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Avon Park Raceway Bulldog Bash

Can things get any weirder?...

Avon Park Raceway Bulldog Bash

Hundreds of Hells Angels raise clenched fist salutes to Chairman Mao. And leading the tribute are the Alabama 3 irony cowboys, who are actually from Brixton, South London. Can things get any weirder?

At the Angels' annual bash, dangerous sports, live porn and gut barging contests meet rock 'n' roll - or something vaguely similar. Of course, we sample the lot.

There's more than a smattering of people in the gargantuan beer tent by the time The Almighty come on. At first, the serious-looking crop-topped hardcore bunch play something that sounds like an ugly fusion of Black Sabbath, Bon Jovi and the Sex Pistols all in one. But suddenly they bring on stacks of industrial, thrash distortion for newie 'Broken Machine' - one that strikes a chord with many here. It's powerful, but ultimately safe, artificial. So average.

And now for something completely different. Alabama 3's keyboardist is dressed for the Grand Ole Opry, but she's more inspired by the sub-bass roar and static acidic electronica of Brixton. The peculiar mesh of steel guitar and happy-clappy four-four beats trawls through, surprisingly, a gamut of genre. "She don't dance the techno, any more," The Rev D Wayne Love weeps, as a twang collides with a bleep.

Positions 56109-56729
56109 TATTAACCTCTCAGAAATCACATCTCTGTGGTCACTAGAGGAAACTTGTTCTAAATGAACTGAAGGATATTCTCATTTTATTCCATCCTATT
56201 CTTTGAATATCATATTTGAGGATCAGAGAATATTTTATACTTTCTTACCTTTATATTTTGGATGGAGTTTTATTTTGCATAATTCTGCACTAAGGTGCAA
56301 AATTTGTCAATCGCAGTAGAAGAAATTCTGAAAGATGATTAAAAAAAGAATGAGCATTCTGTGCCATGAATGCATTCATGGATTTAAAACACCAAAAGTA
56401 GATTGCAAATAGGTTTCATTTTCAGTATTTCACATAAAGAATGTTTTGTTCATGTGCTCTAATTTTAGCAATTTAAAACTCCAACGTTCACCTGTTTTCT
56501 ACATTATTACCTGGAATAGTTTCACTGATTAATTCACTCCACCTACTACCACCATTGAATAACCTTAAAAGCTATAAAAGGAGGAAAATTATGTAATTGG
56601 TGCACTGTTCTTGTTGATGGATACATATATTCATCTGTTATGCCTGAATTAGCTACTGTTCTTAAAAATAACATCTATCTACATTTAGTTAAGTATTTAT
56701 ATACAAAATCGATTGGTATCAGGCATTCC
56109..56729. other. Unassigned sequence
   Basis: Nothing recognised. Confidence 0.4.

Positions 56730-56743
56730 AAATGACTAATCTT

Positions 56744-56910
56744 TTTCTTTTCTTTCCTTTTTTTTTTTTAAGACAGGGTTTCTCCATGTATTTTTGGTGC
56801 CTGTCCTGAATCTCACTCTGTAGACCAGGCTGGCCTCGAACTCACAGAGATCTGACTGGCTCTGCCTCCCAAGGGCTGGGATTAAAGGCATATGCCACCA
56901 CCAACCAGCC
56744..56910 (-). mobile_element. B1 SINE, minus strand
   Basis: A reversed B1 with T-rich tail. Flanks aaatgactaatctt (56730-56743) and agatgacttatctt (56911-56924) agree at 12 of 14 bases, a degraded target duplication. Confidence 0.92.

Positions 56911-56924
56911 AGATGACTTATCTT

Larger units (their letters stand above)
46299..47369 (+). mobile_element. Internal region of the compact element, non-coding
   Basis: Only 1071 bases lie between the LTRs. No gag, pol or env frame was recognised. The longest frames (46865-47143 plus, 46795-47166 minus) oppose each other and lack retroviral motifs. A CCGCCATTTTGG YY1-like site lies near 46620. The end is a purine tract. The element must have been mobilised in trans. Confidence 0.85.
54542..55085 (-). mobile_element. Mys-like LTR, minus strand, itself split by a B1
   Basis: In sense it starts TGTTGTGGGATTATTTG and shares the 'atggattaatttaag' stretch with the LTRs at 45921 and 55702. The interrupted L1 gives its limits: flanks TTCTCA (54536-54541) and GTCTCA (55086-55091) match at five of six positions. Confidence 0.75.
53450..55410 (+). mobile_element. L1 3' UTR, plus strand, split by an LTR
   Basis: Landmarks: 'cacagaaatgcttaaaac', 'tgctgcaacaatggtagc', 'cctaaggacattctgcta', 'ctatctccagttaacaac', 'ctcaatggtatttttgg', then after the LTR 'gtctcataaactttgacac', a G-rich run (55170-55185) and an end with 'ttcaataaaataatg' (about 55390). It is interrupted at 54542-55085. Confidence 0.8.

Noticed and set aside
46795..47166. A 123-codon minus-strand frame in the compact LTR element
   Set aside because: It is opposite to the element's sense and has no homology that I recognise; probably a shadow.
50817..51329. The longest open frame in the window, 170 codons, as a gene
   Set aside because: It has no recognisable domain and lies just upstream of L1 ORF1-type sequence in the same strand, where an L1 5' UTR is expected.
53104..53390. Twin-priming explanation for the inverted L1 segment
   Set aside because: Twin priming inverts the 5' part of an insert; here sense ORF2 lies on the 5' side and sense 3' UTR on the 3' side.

In front of a Hells Angels backdrop, Fun Lovin' Criminals frontman Huey appears bathed in golden light. He's clean shaven, dapper, just like Al Capone, Robert De Niro and Sinatra rolled into one. Beaming, he applauds the crowd applauding him, and makes a speech like a Godfather at a blood wedding.

His story-telling rap is backed by slick-as-olive-oil bluesy hip-hop. FLC are so versatile, they can spring effortlessly from punk rock to Broadway balladic vaudeville, amid telling East Side Noo Yawk jokes and tales in an accent you can't understand.

FLC play to a crowd of hard-playing good-timers, perhaps their ideal audience. A perplexing melting pot of musical styles all raises a hearty cheer, which ups to howling pitch when the band plays crowd-pleasers like 'Scooby Snacks' and 'King of New York'.

Excusing their ultra-cool exterior, the smooth, snaky rhythms and tremulous guitar solos of the Criminals are feverish excursions into the dark, dank core of the city. It's raw, yet refined, dreamlike yet bolt-upright. Possibly like nothing else in this world.

Time to exit before the wet T-shirt contest commences. It could get out of hand.

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